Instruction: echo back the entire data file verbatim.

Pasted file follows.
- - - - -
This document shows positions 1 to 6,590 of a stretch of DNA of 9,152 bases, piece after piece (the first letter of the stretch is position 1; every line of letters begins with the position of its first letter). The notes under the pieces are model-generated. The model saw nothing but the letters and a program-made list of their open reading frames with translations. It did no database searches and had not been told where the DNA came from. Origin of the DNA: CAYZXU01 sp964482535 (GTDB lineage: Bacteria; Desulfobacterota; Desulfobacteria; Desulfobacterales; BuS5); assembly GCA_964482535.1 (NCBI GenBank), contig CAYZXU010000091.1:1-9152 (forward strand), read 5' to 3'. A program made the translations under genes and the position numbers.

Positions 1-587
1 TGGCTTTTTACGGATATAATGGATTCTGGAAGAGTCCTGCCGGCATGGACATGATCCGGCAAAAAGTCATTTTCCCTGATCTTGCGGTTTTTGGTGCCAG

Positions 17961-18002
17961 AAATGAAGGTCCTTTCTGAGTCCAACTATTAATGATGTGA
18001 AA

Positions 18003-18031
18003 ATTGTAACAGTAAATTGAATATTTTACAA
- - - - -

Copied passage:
This document shows positions 1 to 6,590 of a stretch of DNA of 9,152 bases, piece after piece (the first letter of the stretch is position 1; every line of letters begins with the position of its first letter). The notes under the pieces are model-generated. The model saw nothing but the letters and a program-made list of their open reading frames with translations. It did no database searches and had not been told where the DNA came from. Origin of the DNA: CAYZXU01 sp964482535 (GTDB lineage: Bacteria; Desulfobacterota; Desulfobacteria; Desulfobacterales; BuS5); assembly GCA_964482535.1 (NCBI GenBank), contig CAYZXU010000091.1:1-9152 (forward strand), read 5' to 3'. A program made the translations under genes and the position numbers.

Positions 1-587
1 TGGCTTTTTACGGATATAATGGATTCTGGAAGAGTCCTGCCGGCATGGACATGATCCGGCAAAAAGTCATTTTCCCTGATCTTGCGGTTTTTGGTGCCAG

Positions 17961-18002
17961 AAATGAAGGTCCTTTCTGAGTCCAACTATTAATGATGTGA
18001 AA

Positions 18003-18031
18003 ATTGTAACAGTAAATTGAATATTTTACAA